“It seems to me that in the last 2 1/2 years, Apple have pretty much already done the work needed to explain to most people what the iPad is. And now, there’s a mini version – it really is that simple. Yes you might want to know its not just mini, it’s super thin and only slightly heavier than most phones. This in itself makes it an important entrant in the tablet world where half the point is portability. You might also want to know that it’s a solid slice of aluminum and beautifully constructed.
Beyond this, I’d probably also point out that Apple has done well in their goal of continuing to try and make the hardware disappear until all that you notice is the screen and the portals that apps open up for you. The keyboard (one which I’ve typed this whole article) is a little awkward in portrait, but I fixed that using iOS’s split keyboard option (the first time I’ve found a use for it). I would just also mention that the stereo speakers are great – quite loud and unlike no speakers in any iPad before. For me, the fact that there is space enough to include them in the mini makes it clear why Apple has moved to a smaller dock connector.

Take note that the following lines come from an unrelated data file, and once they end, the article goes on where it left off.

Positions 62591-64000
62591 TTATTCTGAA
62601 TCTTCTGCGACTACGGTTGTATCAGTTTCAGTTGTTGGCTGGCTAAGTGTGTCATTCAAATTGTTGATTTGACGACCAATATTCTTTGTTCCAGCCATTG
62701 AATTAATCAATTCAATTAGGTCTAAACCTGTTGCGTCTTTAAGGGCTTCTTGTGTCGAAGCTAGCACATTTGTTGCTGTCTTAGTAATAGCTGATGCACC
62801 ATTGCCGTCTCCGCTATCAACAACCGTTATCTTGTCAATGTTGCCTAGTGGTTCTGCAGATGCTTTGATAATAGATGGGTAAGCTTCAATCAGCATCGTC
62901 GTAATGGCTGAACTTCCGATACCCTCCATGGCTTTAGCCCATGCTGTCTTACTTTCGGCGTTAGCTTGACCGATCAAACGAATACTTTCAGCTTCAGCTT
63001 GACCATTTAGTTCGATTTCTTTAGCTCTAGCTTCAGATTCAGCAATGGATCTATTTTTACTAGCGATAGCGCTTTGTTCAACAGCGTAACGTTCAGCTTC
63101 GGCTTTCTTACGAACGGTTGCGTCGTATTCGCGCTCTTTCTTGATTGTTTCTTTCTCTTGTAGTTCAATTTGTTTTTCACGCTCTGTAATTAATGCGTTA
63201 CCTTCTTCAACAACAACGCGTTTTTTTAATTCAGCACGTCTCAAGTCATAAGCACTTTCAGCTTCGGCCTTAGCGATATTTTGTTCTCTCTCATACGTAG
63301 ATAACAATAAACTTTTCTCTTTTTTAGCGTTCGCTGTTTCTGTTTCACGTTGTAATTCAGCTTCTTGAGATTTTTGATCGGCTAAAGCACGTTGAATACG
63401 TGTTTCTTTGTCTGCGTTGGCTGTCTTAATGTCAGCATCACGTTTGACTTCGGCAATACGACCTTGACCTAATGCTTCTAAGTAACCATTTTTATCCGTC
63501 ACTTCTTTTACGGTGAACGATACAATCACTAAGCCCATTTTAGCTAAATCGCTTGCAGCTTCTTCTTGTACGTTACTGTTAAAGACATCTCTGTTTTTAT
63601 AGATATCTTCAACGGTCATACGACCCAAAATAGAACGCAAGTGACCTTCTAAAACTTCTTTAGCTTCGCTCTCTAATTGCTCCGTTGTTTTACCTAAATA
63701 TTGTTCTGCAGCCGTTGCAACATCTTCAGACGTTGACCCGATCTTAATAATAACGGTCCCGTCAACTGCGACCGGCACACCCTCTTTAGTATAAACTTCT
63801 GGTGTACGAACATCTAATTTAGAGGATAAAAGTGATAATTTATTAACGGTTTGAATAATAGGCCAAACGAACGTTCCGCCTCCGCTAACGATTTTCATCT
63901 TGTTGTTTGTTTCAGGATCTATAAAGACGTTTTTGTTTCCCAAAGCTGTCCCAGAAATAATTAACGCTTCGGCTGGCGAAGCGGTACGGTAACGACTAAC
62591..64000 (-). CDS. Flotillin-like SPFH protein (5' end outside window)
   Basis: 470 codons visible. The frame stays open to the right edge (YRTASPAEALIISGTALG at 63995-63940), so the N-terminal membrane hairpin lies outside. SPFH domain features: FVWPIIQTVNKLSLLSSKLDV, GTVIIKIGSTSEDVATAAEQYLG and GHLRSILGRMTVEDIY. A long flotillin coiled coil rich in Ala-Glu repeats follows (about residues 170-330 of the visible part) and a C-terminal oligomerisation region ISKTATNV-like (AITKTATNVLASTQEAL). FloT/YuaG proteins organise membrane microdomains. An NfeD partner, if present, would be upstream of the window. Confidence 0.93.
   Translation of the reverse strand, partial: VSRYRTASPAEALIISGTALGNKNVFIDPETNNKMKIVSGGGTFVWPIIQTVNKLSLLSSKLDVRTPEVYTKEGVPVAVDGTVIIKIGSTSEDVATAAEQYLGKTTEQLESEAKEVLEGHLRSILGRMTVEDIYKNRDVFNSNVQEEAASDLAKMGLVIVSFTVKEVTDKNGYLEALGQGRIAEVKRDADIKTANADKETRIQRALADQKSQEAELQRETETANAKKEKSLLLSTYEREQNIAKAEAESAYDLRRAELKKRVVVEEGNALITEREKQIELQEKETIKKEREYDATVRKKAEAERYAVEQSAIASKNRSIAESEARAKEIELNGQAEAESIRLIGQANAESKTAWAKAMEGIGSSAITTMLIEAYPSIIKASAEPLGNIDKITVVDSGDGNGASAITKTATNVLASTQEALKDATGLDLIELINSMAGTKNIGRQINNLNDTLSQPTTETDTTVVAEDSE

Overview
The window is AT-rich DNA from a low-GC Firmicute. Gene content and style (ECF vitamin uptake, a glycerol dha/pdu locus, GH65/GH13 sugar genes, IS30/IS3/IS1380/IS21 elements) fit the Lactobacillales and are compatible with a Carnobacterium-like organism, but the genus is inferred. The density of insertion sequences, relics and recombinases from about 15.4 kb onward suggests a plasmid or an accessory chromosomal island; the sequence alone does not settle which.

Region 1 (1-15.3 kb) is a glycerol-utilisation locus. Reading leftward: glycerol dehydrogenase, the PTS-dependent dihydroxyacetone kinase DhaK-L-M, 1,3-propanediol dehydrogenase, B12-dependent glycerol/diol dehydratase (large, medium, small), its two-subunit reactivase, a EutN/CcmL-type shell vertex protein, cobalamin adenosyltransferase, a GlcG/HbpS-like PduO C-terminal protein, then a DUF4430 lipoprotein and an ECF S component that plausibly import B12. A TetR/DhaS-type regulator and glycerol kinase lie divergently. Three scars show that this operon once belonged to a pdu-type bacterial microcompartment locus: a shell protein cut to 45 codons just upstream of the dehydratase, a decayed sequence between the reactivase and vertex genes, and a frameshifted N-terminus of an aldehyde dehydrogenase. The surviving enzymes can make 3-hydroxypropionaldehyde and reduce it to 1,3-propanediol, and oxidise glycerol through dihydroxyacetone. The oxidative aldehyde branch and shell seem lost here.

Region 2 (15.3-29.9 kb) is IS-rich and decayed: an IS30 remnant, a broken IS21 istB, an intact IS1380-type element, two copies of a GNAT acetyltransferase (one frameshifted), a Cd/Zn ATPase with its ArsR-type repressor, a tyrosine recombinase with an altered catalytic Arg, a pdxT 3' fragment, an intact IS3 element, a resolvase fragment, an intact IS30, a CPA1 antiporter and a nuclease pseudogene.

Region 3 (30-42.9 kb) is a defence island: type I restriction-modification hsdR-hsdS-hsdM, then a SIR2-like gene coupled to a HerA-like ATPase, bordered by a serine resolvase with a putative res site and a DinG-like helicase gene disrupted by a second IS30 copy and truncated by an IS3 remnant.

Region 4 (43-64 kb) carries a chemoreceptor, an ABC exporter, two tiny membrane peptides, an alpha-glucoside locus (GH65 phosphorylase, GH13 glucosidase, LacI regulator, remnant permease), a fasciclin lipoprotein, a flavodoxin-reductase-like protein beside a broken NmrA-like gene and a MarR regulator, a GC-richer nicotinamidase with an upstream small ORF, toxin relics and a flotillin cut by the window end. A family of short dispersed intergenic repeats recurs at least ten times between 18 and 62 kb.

WHAT ABOUT EDUCATION?
Apple CEO Tim Cook reported during the iPad mini launch that 2500 US classrooms are now using iPads. He also stated earlier this year that in the preceding quarter Apple had sold 1 million iPads just to schools. In Australia the Sydney Morning Herald (1.7.12) has reported that 60% of Catholic Schools in the Sydney area have deployed them, with large official trials having been run by almost every state Education Department as well. If the figures I see in my day job and Slide2learn.net roles are anything to go by, there could be more than 70,000 iPads in schools across the country. So, yes, iPad is big in education. But what then does the mini’s smaller size and screen mean for learning?
So far since Friday I’ve personally seen the mini in the hands of just one kid, my own 5 year old. She is very taken by it, and I must say that seeing her with it vs the larger iPad 1 she normally gets to use, I feel happier as a parent that its lighter and more ergonomic for her to hold. She hasn’t had any troubles with the smaller iPhone-sized touch points that the smaller screen has (and neither have I).
There is actually a group of young students in New Zealand…”
Read the full review at: Mactalk.com.au